Attachment Parenting with Older Children

My oldest daughter Tannah is almost 6. One of her teeth is threatening to fall out and she can get herself a glass of water when she is thirsty. I look at her sometimes and wonder where those long legs came from and how was it that she was ever so tiny that she fit all curled up in me belly.

She also sleeps in her own room, hasn’t had a breastfeed for over 3 years and she is too big to be carried, even in an ergo.I used to wonder how I was going to stay connected with her when so much of who I am as a parent seemed defined by those early days when I was a poster girl for Attachment Parenting.

But eventually she grew more interested in walking and didn’t want to be carried anymore, she decided that my breasts were not the be all and end all and words gradually replaced cries — making her needs more easily met. I would like to say that I didn’t cry the first night when Tannah, at a few months after her 5th birthday, took herself off to bed in her own room, but I can’t. I felt like I’d lost the last of the things that defined us as “attached”.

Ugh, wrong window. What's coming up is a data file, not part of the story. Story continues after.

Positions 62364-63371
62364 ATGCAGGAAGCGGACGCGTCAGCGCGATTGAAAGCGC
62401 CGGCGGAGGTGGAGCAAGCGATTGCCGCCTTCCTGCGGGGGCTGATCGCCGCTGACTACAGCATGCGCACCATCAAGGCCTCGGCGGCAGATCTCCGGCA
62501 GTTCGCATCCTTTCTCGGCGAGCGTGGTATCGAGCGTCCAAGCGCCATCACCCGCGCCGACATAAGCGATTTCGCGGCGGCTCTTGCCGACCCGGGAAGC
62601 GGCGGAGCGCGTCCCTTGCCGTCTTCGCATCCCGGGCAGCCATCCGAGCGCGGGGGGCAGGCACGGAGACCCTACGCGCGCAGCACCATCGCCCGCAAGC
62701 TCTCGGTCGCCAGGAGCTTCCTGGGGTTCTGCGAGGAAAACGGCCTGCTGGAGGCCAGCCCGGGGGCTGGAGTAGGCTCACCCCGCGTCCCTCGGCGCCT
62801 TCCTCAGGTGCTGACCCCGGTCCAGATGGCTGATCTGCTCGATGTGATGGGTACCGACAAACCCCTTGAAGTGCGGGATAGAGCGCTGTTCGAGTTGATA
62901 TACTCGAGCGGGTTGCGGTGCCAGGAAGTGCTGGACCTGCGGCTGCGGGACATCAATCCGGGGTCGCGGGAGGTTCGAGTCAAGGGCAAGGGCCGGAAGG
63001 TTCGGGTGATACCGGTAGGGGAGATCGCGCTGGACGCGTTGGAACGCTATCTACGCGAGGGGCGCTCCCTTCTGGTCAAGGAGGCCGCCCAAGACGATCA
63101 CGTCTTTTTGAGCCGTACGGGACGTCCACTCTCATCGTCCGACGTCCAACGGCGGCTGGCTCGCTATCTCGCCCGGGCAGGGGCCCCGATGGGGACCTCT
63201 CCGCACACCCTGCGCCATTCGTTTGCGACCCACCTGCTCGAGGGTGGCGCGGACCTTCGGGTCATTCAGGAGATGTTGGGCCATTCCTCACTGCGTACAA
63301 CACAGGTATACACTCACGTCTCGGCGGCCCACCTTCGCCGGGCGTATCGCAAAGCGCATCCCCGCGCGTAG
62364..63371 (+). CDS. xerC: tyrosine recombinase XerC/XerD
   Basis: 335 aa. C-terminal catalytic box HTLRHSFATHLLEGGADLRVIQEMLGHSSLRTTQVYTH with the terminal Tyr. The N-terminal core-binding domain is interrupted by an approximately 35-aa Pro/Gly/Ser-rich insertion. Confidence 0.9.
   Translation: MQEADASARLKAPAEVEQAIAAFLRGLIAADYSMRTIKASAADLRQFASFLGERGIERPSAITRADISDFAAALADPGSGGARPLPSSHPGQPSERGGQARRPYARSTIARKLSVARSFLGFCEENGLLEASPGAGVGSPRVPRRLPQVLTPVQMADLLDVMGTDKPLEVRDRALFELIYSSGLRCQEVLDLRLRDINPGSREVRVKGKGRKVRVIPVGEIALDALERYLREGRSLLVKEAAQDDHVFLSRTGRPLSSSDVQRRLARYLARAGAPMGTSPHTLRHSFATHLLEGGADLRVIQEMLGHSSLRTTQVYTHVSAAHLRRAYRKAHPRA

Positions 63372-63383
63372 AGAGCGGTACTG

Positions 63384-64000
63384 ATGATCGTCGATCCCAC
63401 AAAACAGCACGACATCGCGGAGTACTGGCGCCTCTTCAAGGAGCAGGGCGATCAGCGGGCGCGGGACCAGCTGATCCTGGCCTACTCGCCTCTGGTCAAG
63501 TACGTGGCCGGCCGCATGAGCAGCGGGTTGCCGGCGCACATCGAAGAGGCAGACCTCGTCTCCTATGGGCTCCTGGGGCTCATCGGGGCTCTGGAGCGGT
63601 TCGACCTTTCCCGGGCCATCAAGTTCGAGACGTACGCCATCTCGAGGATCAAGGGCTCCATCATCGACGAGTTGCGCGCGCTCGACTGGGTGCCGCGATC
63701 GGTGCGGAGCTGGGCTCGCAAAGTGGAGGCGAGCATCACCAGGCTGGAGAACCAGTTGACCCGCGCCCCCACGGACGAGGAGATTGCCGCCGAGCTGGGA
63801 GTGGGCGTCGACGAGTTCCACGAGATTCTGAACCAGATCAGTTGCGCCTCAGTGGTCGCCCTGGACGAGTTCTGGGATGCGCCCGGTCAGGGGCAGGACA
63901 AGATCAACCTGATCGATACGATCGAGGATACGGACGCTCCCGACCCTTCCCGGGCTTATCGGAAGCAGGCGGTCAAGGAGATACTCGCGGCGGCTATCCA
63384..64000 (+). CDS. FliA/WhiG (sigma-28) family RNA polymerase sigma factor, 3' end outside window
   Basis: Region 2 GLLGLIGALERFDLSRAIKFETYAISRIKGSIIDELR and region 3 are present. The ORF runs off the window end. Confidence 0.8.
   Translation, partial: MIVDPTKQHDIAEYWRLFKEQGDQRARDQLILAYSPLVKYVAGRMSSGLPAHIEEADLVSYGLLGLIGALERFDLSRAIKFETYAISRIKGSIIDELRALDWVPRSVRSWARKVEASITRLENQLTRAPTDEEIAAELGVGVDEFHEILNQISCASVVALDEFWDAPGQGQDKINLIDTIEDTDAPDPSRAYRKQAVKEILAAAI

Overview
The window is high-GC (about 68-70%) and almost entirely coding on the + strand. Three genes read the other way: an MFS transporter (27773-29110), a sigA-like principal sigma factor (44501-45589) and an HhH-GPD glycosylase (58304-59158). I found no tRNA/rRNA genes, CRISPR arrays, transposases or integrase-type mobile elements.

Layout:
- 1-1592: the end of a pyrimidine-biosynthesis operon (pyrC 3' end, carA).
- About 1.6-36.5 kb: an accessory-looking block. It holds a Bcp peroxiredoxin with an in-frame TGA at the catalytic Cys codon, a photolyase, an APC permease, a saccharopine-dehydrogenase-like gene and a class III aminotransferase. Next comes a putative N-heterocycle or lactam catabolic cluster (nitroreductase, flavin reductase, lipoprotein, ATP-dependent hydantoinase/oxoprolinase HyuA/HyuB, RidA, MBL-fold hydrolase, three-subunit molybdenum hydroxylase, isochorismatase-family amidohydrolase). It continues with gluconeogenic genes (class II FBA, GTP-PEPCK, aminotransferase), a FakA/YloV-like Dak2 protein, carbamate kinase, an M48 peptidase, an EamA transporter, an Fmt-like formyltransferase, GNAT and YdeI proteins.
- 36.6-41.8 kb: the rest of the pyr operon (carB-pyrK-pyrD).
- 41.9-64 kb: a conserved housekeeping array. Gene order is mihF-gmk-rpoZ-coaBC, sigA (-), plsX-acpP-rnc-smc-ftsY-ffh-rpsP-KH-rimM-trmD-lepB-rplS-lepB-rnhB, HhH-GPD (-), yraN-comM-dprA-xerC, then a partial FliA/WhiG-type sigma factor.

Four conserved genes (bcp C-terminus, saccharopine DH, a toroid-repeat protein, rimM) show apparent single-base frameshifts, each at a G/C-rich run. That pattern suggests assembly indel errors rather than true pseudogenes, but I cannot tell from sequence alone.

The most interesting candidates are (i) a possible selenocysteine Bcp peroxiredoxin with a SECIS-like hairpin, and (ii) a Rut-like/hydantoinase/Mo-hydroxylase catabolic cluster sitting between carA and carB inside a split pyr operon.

But can l tell you a secret? That stuff is just the tip of the iceberg.

All the groundwork laid as babies, all those nights and days I held her, listened to her, tried to meet her needs and treated her as a small human being who was not an inconvenience on my life has paid off.

Sure, just like babies, it’s not always easy. Tannah tells me, in no uncertain terms, if she feels I’ve been too cranky or upset her which is hard to hear. And she does all the age appropriate stuff and gets cross with her sisters and storms off and whines and does things that downright annoy me at times. It can feel hard to stay connected to a person who is slamming the door in my face.

I find that the relationship we have is what makes staying connected easier. That relationship is based on trust. She trusts me to always be there for her, just like I was when she called out to me as a baby and I always came. I trust that she is always doing the best that she can at the time. And there are further ways to stay “attached”: